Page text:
MIKE STOBBE: Hi, thanks for taking the question. Dr. Selby, are all of the patients going to go to the same place, facility' And then, what city is it for the clinical evaluation' Also, is there a follow up study in the works and can you tell us what that will be and when that's going to happen'

DR. JOE SELBY: OK. The first question first. The clinical examinations will be done in Oakland, California and the budget includes money to travel patients from the Northern California region at a certain extent to it that will require some travel and some overnight stays, and we budgeted for that. We expect some people will probably come from fairly far away.

And in terms of a follow-up study that's really more a question for Dr. Pearson. I'm not aware of another one at this time, although, as Dr. Pearson has already said, it seems highly unlikely that this would be the last study.

DR. MICHELE PEARSON: Yes, I'll just say that we really are taking a very methodical and step wide approach on this. And in many ways, we're sort of taking two steps back and starting with the basics. There are some very fundamental questions about this condition that we don't know. For example, we don't know if this primarily affects men or women. We don't know if it primarily affects the young or the old. So there are some very important basic questions that, I think, will help us better determine who's affected by this condition. To define the range of symptomology associated with this condition. And really hopefully give us some real good clues about where to look further.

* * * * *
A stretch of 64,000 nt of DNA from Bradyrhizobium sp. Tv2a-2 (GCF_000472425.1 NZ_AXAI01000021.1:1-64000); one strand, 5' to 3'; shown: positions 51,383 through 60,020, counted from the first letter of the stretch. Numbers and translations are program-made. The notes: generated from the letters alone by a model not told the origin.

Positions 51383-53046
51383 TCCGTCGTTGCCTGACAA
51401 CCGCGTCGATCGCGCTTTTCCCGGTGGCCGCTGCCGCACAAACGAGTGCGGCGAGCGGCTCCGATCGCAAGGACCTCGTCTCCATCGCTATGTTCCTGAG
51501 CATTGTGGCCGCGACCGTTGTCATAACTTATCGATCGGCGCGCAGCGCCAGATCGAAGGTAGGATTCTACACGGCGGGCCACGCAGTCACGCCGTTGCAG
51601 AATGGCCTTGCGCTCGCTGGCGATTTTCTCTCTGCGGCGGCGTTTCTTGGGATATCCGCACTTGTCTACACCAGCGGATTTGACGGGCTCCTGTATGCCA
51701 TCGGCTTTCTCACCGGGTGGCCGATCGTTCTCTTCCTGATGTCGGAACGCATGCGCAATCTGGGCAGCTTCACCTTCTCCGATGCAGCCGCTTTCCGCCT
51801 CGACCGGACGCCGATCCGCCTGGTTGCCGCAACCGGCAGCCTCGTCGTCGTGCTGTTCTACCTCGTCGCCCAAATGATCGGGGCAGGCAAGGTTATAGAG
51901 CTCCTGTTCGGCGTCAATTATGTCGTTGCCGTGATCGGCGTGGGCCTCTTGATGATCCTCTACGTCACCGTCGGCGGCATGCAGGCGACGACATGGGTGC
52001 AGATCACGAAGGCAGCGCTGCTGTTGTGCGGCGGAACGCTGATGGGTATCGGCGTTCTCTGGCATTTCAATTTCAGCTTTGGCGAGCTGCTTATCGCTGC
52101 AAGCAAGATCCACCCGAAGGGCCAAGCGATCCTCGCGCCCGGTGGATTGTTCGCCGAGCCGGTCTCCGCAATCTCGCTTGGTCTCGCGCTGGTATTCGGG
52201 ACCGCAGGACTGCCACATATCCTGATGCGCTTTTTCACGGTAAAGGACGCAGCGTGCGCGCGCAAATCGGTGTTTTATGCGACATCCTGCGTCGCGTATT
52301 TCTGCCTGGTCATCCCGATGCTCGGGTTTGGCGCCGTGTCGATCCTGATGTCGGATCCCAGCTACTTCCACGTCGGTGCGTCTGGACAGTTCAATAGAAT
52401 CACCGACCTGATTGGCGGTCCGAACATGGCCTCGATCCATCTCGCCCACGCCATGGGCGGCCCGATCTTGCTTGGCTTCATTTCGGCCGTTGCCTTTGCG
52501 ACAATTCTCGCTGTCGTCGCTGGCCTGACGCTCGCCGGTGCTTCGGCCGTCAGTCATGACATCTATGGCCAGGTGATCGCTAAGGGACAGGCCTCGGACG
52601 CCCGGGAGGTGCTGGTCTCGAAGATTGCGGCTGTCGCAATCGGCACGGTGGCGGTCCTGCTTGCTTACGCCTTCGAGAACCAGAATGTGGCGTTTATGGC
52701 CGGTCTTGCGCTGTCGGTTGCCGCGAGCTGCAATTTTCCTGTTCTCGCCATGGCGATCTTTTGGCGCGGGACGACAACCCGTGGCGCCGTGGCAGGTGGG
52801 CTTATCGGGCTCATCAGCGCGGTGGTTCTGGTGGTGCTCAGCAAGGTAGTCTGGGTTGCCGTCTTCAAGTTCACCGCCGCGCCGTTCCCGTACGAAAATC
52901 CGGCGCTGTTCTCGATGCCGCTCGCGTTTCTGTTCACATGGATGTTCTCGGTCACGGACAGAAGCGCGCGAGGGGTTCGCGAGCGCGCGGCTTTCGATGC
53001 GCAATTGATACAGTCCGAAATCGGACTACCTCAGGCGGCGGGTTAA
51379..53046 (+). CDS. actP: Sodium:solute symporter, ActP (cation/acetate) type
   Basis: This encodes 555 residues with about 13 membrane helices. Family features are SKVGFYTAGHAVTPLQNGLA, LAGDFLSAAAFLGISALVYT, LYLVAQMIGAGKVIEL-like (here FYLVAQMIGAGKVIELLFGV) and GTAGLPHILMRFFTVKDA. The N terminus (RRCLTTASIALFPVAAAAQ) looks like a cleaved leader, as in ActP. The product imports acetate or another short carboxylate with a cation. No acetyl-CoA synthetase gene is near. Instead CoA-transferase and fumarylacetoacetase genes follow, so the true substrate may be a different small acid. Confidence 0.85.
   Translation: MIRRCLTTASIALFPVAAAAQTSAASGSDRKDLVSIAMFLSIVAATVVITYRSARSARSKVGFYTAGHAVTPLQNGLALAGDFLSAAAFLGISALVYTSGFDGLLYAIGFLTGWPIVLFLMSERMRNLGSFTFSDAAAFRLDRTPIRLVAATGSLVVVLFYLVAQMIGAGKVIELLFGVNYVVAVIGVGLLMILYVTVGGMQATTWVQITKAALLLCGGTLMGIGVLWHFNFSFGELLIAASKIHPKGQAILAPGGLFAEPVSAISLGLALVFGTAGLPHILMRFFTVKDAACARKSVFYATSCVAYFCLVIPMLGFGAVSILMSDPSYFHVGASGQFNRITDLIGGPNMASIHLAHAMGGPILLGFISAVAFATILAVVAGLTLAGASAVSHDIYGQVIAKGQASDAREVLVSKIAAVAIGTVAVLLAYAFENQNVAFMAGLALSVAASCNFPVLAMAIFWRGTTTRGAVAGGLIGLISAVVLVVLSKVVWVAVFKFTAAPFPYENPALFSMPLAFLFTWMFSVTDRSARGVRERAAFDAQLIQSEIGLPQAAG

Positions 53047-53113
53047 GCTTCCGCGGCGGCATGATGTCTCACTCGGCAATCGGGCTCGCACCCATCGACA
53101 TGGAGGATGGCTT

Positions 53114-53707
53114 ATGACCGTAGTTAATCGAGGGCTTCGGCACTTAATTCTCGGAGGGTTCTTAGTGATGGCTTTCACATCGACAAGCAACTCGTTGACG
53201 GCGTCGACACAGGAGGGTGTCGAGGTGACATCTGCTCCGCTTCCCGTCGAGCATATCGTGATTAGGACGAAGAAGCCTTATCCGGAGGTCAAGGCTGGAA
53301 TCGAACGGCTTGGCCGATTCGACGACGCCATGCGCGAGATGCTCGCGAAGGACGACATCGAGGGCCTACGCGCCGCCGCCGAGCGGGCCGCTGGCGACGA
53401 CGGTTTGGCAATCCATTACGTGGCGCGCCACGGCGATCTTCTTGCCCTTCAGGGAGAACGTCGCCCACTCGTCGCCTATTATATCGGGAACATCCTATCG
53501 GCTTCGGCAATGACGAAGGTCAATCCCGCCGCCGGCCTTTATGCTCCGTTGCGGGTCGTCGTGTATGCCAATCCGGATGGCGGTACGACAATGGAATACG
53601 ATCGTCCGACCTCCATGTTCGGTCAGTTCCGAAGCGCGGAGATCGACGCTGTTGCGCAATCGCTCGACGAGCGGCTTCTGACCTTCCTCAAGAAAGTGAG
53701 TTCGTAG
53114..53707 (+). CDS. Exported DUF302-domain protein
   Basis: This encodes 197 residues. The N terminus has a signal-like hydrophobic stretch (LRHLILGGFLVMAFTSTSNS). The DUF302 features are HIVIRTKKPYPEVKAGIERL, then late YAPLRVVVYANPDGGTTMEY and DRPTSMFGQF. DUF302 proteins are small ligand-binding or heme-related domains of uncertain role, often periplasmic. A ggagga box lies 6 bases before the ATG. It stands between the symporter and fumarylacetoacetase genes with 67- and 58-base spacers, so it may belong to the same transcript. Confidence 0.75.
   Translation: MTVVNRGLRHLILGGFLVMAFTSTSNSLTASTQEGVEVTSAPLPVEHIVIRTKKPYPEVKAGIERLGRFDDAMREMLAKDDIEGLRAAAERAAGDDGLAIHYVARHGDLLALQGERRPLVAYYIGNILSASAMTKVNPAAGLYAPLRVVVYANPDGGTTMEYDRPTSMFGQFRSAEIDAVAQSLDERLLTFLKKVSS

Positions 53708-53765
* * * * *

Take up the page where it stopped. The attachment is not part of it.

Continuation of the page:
DAVE DAIGLE: Thank you. Thank you, Mike. And Laura, next question, please.

OPERATOR: Thank you. Our next question comes from David Templeton, Pittsburgh Post Gazette. '

DAVID TEMPLETON: Yes, thanks for taking the question. The lady who started the foundation who early named it comes from the Pittsburgh area. And by all accounts she went through quite a bit of an ordeal to even get this to this stage. And I'm just wondering if you have this kind of fibrous situation with your skin, and these other symptoms, why would the medical community be so reluctant to say, I mean they were calling it psychosomatic and there was this psychiatric problem and all of that. When you see such symptoms, why has it been so long to recognize this as a potential problem that needed to be investigated'

DR. MICHELE PEARSON: I think the�I don't pretend to speak for all of the medical community, but as both a scientist and a physician, what I can say is, I think, that many of the providers who have seen these patients have been as challenged as the patients who are seeking care themselves. There is not textbook definition on this condition. There are many hypotheses about what might be causing and contributing it. And so it's been a very frustrating journey, not only for the patients, but also for the providers who provide care to them.

And, I don't think it's unique to this condition. I think this is the case for any unexplained illness where there really is limited scientific information about what it is and how best to approach it.

DAVE DAIGLE: Thank you. Laura, next question, please.

OPERATOR: Thank you. Our next question comes from Barbara Feder, San Jose Mercury News.